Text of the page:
Eating For Your Health

3 Ways To Eat Your Pain Away

by Salvador Hill

Food is the easiest way to incorporate pain-relieving herbs and spices into your life. When you want to find natural remedies or you feel like your current medications need an extra boost, there are ways to reduce pain or inflammation through your diet.

Try Turmeric Milk

Turmeric is an excellent spice to help with inflammation, whether you have an acute injury or ongoing inflammation due to inflammatory arthritis. Many variations of curry require the addition of turmeric and it is also found in yellow mustard. An easy way to incorporate turmeric as an anti-inflammatory is to make turmeric milk.

Add approximately one-half teaspoon of turmeric to 8 ounces of warm milk, depending on your own tastes. You can use any milk of your choice, such as soy milk. Soy or nut milks with added flavors, such as vanilla, can offset some of the bitterness of turmeric. To activate the anti-inflammatory properties in turmeric, you will also need to add a pinch of black pepper. Since the turmeric and black pepper will not completely dissolve, stir between sips.

Be Sweet To Pain

Many of the herbs and spices associated with pain reduction are easily incorporated into savory foods, but you can soothe your sweet tooth while reducing pain and inflammation. Cinnamon and cloves are among the anti-inflammatory spices that easily complement sweet foods. For example, add a pinch or two of cinnamon and a small pinch of cloves to plain, sweetened oatmeal. Since cloves can have a strong flavor, make sure you use it sparingly. Both spices also work well in your morning coffee, whether you drink it black or prefer a fancier coffee drink.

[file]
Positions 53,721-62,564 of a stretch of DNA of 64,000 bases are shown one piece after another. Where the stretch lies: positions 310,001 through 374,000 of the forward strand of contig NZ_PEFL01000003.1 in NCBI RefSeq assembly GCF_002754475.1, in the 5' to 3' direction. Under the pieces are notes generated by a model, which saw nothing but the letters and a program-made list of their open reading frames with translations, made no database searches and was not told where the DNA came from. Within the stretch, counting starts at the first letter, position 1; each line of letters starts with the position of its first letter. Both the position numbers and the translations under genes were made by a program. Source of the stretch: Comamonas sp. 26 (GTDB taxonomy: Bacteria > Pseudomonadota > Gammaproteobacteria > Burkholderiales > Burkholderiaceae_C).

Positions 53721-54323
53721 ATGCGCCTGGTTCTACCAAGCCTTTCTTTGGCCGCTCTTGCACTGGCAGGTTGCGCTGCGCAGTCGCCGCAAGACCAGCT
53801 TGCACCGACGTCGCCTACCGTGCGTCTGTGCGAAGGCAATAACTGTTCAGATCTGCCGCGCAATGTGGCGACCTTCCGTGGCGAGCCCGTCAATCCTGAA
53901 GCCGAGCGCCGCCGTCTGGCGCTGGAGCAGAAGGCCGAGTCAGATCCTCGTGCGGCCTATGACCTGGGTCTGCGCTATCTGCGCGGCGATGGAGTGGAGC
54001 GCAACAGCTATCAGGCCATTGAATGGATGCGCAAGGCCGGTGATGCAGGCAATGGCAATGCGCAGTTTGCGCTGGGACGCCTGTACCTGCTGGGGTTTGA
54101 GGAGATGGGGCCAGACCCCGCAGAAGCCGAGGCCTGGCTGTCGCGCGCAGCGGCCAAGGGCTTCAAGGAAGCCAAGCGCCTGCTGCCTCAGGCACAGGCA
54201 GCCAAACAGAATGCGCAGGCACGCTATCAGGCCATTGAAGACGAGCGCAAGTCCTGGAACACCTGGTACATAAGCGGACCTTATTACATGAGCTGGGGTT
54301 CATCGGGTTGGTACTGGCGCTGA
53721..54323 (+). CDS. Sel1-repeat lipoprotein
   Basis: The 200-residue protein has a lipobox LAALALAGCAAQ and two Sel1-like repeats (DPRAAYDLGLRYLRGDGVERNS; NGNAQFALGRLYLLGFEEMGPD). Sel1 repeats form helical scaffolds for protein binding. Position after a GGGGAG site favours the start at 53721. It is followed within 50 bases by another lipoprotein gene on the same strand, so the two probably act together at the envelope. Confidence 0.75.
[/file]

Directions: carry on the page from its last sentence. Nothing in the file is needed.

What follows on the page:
Eat More Chicken

You might be surprised at the power of poultry seasoning. Most poultry seasonings include thyme, sage, and rosemary, all of which have great pain-relieving properties. If you are vegan or vegetarian, simply add the mix to meat alternatives, such as tofu or veggie burgers. This mixture of herbs also complements vegetable or chicken stocks to serve as a foundation for soup. The old adage of eating chicken soup for the common cold might be true, depending on the ingredients. To help fight the aches and pain associated with the cold or flu, make a large batch of soup with poultry seasoning as the star ingredient.

Whether you are dealing with an acute problem or need relief from chronic pain, incorporating the right herbs and spices into your diet can make a difference. Since herbs and spices are generally well tolerated, there is also less risk of interactions with medications. You can find healthy spices online.